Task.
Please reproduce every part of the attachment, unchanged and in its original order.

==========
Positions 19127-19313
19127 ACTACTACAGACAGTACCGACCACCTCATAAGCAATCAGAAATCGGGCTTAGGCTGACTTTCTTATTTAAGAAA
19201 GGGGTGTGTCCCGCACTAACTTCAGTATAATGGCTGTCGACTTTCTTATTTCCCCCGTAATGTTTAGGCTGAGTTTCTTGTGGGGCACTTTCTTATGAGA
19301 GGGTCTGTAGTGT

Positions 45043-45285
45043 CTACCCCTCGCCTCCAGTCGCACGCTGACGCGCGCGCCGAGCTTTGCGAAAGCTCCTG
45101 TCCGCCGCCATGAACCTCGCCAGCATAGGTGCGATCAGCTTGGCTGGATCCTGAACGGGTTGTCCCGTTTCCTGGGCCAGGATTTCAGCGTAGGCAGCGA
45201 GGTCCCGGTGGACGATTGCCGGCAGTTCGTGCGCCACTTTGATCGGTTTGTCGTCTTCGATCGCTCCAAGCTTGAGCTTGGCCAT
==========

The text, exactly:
Positions 19127-19313
19127 ACTACTACAGACAGTACCGACCACCTCATAAGCAATCAGAAATCGGGCTTAGGCTGACTTTCTTATTTAAGAAA
19201 GGGGTGTGTCCCGCACTAACTTCAGTATAATGGCTGTCGACTTTCTTATTTCCCCCGTAATGTTTAGGCTGAGTTTCTTGTGGGGCACTTTCTTATGAGA
19301 GGGTCTGTAGTGT

Positions 45043-45285
45043 CTACCCCTCGCCTCCAGTCGCACGCTGACGCGCGCGCCGAGCTTTGCGAAAGCTCCTG
45101 TCCGCCGCCATGAACCTCGCCAGCATAGGTGCGATCAGCTTGGCTGGATCCTGAACGGGTTGTCCCGTTTCCTGGGCCAGGATTTCAGCGTAGGCAGCGA
45201 GGTCCCGGTGGACGATTGCCGGCAGTTCGTGCGCCACTTTGATCGGTTTGTCGTCTTCGATCGCTCCAAGCTTGAGCTTGGCCAT